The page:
Today, the 10th of Shevat, is the yahrtzeit of Rabbi Joseph Isaac Schneersohn, the sixth Lubavitcher Rebbe, who is also referred to as the Rayatz (an acronym of his name). Far more than just the spiritual leader of his own chasidim, the Rayatz dedicated himself to working tirelessly for the Jewish people as a whole. 

Born in 1880, in the town of Lubavitch, the Rayatz became and active member in the court of his father, the fifth Lubavitcher Rebbe. At 15, he became his father’s personal secretary and, shortly thereafter, began attending international rabbinic councils. A year after he married in 1897, he was placed in charge of the new Yeshiva, Tomchei Temimim, that his father had opened. Under his directorship, multiple branches were opened throughout Russia.

Life in Czarist Russia was very difficult for the Jews as there were many restrictions placed on them concerning their means of earning a livelihood. To help the challenging financial situation, the Rayatz found financial backers and established a textile factory. During the Russo-Japanese war, he sent kosher food and Passover supplies to Russian Jewish soldiers. Between 1902 and 1911, despite being arrested 4 times, the Rayatz remained determined in his efforts.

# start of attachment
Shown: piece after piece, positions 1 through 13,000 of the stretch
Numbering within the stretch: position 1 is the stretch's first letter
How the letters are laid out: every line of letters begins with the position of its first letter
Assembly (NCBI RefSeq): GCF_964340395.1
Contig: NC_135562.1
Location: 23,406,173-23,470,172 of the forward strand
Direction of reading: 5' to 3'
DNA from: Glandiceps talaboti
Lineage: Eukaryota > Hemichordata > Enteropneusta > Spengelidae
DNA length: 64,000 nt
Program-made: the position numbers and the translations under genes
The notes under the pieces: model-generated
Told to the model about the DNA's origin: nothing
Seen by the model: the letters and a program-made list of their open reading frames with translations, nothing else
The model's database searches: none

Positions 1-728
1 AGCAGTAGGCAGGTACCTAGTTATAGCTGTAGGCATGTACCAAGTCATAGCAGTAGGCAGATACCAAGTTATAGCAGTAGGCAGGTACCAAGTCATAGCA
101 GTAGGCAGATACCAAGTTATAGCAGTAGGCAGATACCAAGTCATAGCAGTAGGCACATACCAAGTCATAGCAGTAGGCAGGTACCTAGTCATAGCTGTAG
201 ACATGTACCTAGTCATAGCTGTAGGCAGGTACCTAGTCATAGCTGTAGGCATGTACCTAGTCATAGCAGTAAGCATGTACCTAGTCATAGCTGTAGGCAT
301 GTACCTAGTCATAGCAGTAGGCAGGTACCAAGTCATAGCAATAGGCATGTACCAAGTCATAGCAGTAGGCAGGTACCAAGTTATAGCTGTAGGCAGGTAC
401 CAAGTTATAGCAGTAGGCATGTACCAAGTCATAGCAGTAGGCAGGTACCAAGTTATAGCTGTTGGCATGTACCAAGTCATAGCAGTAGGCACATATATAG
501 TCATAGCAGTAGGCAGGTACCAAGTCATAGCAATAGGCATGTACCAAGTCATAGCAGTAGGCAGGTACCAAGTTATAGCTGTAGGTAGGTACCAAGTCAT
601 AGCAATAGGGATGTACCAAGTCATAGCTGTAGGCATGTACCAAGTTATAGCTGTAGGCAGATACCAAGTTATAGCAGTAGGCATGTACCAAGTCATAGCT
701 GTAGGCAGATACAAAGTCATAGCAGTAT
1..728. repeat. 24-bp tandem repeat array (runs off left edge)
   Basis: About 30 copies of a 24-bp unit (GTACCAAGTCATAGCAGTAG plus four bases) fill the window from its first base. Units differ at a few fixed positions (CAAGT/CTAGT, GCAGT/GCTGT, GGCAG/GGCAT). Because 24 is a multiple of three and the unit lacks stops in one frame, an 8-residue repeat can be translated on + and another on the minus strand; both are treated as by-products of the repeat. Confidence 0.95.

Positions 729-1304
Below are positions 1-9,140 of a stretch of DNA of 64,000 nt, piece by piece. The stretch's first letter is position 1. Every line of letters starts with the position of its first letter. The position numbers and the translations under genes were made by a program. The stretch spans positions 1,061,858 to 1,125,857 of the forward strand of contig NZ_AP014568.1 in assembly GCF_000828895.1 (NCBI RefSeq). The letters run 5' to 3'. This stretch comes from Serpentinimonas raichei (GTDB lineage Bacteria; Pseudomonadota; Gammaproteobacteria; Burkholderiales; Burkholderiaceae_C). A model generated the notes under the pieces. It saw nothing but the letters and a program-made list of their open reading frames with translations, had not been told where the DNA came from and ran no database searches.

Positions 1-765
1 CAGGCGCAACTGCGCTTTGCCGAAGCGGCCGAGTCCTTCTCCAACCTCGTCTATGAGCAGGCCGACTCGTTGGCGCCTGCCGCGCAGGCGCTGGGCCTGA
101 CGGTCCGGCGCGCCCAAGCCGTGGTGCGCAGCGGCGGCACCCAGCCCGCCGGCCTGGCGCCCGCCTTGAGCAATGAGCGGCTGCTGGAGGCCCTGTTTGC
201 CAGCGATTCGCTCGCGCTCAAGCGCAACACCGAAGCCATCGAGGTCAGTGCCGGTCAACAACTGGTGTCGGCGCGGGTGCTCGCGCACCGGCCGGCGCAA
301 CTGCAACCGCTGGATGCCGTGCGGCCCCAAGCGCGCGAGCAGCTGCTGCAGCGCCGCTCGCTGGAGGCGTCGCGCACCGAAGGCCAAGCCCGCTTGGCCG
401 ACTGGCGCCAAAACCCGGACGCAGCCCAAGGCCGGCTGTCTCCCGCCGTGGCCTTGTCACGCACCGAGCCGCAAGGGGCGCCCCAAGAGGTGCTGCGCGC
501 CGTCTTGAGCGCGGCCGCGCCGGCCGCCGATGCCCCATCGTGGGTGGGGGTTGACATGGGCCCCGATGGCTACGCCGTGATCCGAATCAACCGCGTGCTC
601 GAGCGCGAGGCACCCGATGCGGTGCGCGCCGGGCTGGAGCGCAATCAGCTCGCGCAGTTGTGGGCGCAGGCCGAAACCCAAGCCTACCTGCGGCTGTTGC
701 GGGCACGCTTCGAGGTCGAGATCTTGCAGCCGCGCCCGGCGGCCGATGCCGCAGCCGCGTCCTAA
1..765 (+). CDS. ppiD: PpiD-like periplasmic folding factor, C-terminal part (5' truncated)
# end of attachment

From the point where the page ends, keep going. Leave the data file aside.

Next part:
Upon the death of his father in 1920, the Rayatz became the sixth Lubavitcher Rebbe. However, Russia was now a greatly changed place. Under communist rule, the Jews were no longer financially suppressed, but were now religiously persecuted. The Rayatz worked diligently to strengthen Jewish life any way he could, while at the same time building Chabad infrastructure outside of Russia, in places such as America and Uzbekistan.

In 1927, he was arrested, held in solitary confinement and condemned to death until his sentence was commuted due to international pressure. He was released on 13 Tammuz, which is celebrated as a holiday in Lubavitch communities.

The Rayatz resettled first in Riga and then in Warsaw. When the Germans invaded in 1939, he tried to help evacuate as many people as possible before finally moving to New York, where he once more became politically active. His primary activity, however, was creating a Jewish infrastructure in North America.

When he passed away in 1950, his son-in-law, Rabbi Menachem Mendel Schneersohn became the seventh and final Lubavitcher Rebbe.

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